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Navy sailor Ryan Mays acquitted in Bonhomme Richard fire – Reuters

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A military judge on Friday acquitted a junior sailor accused of setting fires that destroyed a $1.2 billion warship, a remarkable result for the Navy, which has found widespread command failures contributed to the fire, while seeking to pursue a single low-ranking crew member.

Rookie sailor Ryan Sawyer Mays, 21, sobbed in relief as the verdict was read at Naval Base San Diego, the Associated Press reported. He was charged with arson in the 2020 fire that left the USS Bonhomme Richard in a scrap heap and faced the potential of life in prison. The prosecution has not presented physical evidence to support its allegation of criminal malfeasance, and a key witness changed his story over time, the AP reported.

“I can say that the last two years have been the most difficult two years of my entire life as a young man,” Mays said outside the courtroom, reading a brief statement, according to the AP. “I wasted time with friends. I have lost friends. I wasted time with my family and my entire Navy career was ruined. I can’t wait to start over. »

A Navy report last year said the fire was a “completely preventable” disaster. The ship, undergoing a quarter-billion-dollar upgrade on a San Diego pier, was ‘particularly vulnerable’ to fire, with its compartments festooned with combustible materials and the crew unprepared to fight an inferno , determined the investigators. Of 807 fire extinguishers on board the ship, 15 were working. Two response teams attempted to find a working hose in one of the ship’s 216 fire stations, but were unsuccessful, the report said. Only 29 of them were usable.

Capt. Jason Jones, the prosecutor, tried to block the presentation of the radical failures described in the command investigation, ProPublica reported. Jones argued that his efforts should not imply that “the Navy needs a scapegoat and so we chose an E-1”, referring to the lowest enlisted rank. Military justice experts have long criticized an unsolvable practice of shifting accountability down the chain of command while top leaders escape the gravest blame, a pattern often characterized by troops as “different spankings for different grades”.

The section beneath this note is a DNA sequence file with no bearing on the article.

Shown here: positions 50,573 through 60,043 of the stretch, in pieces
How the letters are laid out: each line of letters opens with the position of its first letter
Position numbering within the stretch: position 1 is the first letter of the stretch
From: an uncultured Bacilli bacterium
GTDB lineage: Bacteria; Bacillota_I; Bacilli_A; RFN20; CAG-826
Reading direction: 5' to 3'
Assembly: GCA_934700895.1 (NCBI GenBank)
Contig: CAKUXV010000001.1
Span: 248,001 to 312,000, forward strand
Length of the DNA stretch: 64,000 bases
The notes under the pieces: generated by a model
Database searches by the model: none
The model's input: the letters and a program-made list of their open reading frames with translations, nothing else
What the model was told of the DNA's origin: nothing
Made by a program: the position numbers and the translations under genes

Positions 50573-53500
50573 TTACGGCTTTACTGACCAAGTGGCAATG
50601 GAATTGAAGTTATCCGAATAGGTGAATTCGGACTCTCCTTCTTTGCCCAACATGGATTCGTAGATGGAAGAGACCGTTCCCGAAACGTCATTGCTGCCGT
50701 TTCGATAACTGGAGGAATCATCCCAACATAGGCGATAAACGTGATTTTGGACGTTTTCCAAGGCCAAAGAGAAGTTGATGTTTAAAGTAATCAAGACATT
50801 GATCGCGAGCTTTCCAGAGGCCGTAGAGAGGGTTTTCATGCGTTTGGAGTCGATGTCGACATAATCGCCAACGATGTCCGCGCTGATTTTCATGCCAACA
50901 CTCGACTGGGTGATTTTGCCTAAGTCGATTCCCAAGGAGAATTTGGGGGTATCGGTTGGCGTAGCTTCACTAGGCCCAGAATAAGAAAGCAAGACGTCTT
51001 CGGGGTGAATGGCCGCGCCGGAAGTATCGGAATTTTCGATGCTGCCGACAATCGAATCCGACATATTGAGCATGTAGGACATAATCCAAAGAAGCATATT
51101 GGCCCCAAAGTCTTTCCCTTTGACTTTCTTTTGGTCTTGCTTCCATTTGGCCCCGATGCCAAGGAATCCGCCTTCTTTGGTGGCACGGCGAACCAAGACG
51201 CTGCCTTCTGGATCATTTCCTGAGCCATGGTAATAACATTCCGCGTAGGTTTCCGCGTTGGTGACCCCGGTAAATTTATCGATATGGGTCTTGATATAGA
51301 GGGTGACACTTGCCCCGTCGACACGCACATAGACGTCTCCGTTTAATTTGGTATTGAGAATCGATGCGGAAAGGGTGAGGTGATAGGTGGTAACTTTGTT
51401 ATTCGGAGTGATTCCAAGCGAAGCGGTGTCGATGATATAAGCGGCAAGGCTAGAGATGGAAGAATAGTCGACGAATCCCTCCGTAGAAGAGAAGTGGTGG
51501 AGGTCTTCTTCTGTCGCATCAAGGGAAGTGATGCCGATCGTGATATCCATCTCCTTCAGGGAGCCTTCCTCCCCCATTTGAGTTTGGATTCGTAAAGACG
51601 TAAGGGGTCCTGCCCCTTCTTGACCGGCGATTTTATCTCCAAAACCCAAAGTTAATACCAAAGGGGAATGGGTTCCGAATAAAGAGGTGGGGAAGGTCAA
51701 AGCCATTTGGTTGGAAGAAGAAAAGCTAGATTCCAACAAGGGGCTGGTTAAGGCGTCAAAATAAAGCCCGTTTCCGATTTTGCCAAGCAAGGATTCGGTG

The morning fire of July 12, 2020 spread through the minimally crewed vessel, burning for four days. The Navy ultimately punished more than 20 people, including three admirals, according to ProPublica. The ship’s senior management — the captain, executive officer and most enlisted sailor — have received letters of reprimand, ProPublica reported, which severely limits promotions and usually ends the careers of those who receive them.

But Mays became the most visible sailor linked to the disaster, with the Navy saying he set fire to cardboard in a lower compartment because he was angry at the Navy SEAL selection. Prosecutors pointed to a text message to his division officer as evidence, saying Mays was determined to prove his own assessment that cluttered compartments made the ship unsafe.

A Navy judge recommended against going to trial, citing a lack of evidence, but Vice Admiral Stephen T. Koehler, who had convening authority over the case, decided to proceed with the case, saying AP reported.

The Bonhomme Richard fire was the latest in a series of disasters that challenged the leadership and oversight of senior Navy leaders. Chief among them were collisions at sea in 2017 that killed 17 sailors aboard USS Fitzgerald and USS John S. McCain. Following these cases, several officers were fired and the Navy promised to refocus on seamanship.

The Navy was also responsible for flooding tap water with jet fuel at a base in Hawaii last year, sickening military families and prompting the Department of Defense to order the vast tank fields of underground fuel is emptied and removed.

Dan Lamothe contributed to this report.

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